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Washington Post Discusses Press Freedom Situation in Pakistan

Prime Minister Imran Khan’s election in a vote that was judged free and fair, and the peaceful transition from Nawaz Sharif’s government, had raised hopes that Pakistan’s chronically fragile democracy was gaining strength, The Washington Post said in its editorial.

However, the US newspaper, talking about the increasing restrictions on media freedom in Pakistan, said President Donald Trump must raise the issue with his meeting with Imran. “It’s a subject Mr Trump ought to bring up.”

With an economic crisis roiling the country, intolerance to dissenting voices have grown, the WP said and added the Committee to Protect Journalists as saying, the decline in outright killings of journalists “masks [a] decline in press freedom”.

“In the past month alone, three television channels were taken off the air after broadcasting a live speech by opposition leader Maryam Nawaz. On July 11, the government terminated a Hum TV interview with Ms Nawaz just minutes after it began. The same thing happened when Geo News tried to broadcast an interview with former president Asif Ali Zardari on July 1,” the editorial read.

It noted that the crackdown escalated shortly after Imran took office. “In October 2018, just two months into his term, prominent Pakistani journalist Cyril Almeida was charged with treason after he published an interview with former prime minister Nawaz Sharif.”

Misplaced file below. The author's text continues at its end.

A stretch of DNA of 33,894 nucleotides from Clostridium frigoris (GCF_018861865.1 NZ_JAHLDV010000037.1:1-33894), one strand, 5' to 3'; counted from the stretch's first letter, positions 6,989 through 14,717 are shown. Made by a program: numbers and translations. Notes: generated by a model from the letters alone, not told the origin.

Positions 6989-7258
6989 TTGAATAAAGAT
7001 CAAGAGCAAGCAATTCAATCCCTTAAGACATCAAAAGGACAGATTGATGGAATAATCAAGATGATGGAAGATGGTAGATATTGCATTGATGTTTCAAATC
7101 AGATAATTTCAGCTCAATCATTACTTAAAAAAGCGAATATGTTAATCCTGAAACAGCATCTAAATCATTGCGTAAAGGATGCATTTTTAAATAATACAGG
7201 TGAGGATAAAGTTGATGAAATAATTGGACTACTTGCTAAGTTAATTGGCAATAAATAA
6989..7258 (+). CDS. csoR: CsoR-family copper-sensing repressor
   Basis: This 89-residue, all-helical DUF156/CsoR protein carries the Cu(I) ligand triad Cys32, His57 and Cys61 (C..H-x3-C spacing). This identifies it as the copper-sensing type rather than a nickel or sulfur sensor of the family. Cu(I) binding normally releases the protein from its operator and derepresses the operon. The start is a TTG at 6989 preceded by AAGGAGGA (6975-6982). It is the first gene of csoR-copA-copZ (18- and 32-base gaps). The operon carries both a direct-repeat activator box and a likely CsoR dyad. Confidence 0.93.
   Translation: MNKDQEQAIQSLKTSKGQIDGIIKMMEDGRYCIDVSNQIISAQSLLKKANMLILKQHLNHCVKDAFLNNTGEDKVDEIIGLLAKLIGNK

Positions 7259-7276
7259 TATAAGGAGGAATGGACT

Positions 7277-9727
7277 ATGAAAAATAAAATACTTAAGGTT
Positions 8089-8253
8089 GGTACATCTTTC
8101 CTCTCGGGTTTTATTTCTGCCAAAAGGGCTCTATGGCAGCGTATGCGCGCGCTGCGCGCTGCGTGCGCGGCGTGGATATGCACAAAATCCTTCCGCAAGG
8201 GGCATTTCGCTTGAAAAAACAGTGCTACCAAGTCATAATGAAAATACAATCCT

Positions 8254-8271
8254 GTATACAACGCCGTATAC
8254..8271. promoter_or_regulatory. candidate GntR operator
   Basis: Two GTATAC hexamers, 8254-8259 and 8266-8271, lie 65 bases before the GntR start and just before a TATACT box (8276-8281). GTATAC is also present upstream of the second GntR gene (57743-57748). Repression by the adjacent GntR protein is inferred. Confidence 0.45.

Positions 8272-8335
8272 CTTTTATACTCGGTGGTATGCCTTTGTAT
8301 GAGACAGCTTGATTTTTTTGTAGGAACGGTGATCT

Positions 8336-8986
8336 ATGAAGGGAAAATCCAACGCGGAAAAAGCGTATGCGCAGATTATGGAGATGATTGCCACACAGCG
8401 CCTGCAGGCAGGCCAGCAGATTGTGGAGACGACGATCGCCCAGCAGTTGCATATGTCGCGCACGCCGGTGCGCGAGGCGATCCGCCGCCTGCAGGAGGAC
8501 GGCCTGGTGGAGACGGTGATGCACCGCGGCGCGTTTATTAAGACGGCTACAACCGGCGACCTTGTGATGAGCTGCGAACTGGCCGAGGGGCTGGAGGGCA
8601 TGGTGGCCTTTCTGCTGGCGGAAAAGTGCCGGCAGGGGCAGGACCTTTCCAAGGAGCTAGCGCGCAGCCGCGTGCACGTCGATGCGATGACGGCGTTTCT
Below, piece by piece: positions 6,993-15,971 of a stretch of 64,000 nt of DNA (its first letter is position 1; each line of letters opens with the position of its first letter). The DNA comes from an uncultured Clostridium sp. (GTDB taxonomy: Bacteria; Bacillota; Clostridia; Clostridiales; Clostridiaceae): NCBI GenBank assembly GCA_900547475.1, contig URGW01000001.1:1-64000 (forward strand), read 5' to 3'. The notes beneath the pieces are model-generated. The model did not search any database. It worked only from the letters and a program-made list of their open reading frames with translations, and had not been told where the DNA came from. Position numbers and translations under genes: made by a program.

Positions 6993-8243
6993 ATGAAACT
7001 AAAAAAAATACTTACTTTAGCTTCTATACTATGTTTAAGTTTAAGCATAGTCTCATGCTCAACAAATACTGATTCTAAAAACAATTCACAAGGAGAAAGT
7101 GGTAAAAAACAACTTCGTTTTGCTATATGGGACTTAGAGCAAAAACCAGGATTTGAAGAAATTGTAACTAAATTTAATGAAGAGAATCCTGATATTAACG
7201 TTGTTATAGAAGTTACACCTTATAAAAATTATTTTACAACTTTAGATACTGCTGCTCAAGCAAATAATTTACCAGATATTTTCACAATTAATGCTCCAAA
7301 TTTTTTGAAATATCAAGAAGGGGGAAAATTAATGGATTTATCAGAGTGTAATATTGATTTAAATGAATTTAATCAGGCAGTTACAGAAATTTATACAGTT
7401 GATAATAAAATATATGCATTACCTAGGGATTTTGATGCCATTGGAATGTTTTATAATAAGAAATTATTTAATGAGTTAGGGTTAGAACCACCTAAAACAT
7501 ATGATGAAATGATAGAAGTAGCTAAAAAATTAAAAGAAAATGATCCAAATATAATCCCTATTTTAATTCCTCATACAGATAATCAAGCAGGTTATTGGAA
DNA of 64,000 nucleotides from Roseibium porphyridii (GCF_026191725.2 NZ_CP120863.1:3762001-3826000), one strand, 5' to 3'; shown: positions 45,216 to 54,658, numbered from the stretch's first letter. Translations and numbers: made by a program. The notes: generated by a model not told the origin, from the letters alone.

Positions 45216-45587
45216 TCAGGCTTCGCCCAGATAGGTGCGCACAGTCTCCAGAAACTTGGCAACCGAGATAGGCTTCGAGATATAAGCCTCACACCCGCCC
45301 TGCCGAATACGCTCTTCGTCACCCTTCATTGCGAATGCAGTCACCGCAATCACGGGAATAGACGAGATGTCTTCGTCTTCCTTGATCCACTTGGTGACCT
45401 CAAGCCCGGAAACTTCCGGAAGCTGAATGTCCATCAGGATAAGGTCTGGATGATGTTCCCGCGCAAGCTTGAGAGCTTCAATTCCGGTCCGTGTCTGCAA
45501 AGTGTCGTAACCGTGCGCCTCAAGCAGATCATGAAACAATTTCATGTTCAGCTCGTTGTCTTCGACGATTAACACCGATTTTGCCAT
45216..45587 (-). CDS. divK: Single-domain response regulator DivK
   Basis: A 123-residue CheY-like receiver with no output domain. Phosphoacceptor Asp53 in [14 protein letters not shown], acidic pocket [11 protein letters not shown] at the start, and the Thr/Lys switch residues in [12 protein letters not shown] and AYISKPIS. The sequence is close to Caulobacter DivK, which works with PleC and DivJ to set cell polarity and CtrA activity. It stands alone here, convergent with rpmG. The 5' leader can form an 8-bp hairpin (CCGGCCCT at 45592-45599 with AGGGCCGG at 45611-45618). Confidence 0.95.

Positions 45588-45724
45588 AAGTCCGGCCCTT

“Meanwhile, the government slashed its advertising budget, depriving many media outlets of revenue they depend on and forcing the layoffs of hundreds of journalists.”

The newspaper said “Freedom of Expression is a beauty of Democracy. Expressing Enemy’s Stance is Not Freedom of speech but treason against its people,” read a tweet by the PTI on July 16. “That sort of rhetoric — the government has also called journalists “anti-state” — will only add chill to an already repressive atmosphere.

However, it said Trump’s repeated condemnations of US media don’t leave much hope that he will step up for free expression in Pakistan. But he or his aides ought to be pressing the subject with Imran.

“There’s not much chance that chronically fraught US-Pakistani relations can improve unless civilian-led democracy grows stronger in Islamabad. And for now, it is headed in the wrong direction.”


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